I have just completed my review for SFCT, the new professional body for SF consultants, coaches and trainers. This process is akin to an accreditation, but rather like a driving test – can you demonstrate competence at using SF ideas in your work? We have been trialling it since the launch of SFCT a couple of months ago, and the experience has been very interesting and positive for me.
The process starts by collecting documentation relating to a suitable piece of work – see here for the latest criteria. Basically it must cover at least nine customer contact hours – perhaps over a period of time. I chose a two-day workshop with a small art/craft-based business here in the UK, where they wanted to examine all kinds of aspects of their work. I collected information about the commissioning of the workshop, how we decided what to do, what actually happened, and some feedback from the customer. Most of this I already had – I added some personal reflections on how the event went, and also spent some time picking out ‘Clues’ – aspects of the work which showed it was solution-focused. Continue reading →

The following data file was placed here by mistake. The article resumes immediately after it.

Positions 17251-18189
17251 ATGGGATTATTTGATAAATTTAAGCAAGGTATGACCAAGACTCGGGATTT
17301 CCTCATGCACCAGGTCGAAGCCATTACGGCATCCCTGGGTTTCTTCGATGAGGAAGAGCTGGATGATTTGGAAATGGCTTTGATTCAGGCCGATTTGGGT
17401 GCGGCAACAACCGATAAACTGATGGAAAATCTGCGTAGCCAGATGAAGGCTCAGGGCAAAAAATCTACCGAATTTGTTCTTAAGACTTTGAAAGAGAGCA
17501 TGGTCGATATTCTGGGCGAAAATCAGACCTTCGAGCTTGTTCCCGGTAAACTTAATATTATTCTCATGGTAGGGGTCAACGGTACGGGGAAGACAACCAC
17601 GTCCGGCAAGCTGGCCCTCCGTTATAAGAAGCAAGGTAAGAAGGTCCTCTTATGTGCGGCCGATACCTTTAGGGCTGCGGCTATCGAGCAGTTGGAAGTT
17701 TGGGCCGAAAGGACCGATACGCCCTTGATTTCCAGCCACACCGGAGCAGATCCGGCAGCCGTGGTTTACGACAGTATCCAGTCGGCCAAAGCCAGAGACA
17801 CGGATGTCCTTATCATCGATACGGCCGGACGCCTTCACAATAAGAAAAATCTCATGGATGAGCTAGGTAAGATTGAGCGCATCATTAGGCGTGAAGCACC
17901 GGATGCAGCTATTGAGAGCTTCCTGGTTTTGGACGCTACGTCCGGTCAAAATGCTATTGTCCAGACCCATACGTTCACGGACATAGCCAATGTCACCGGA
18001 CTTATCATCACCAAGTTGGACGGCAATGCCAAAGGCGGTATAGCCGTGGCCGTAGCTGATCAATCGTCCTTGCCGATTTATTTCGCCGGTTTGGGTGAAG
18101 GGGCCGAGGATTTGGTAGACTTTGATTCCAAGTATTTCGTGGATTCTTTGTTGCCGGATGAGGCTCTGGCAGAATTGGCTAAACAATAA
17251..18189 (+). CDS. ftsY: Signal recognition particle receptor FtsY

Regular followers of my work may know that Harry Korman and I have been working on an epic paper about the radical simplicity of SF, following remarks I made to the plenary session of the EBTA conference in Bruges in 2007. Chris Iveson was kind enough to mention it in the plenary at the UKASFP conference, in terms to looking at what we DON’T do as well as what wo do. Well, it’s finally out in Journal of Systemic Therapies (following quite a lot of revision after the various peer reviewers comments), and you can read the final version at http://www.sfwork.com/jsp/index.jsp?lnk=6d8.
The reference is McKergow MW and Korman H (2009), Journal of Systemic Therapies Vol 28 No 2 pp 34 – 49.
I’m pleased with this version – I think it’s better structured, and is a good attempt to say some things I’ve been trying to say for many years, only lacked the words and expertise to get it onto paper. THIS is what I wish I’d been able to say in the Inbetween chapter of The Solutions Focus. If you’d like to comment or react to the paper, either respond here or at http://solworld.ning.com/profiles/blogs/at-last-inbetween-is-finally.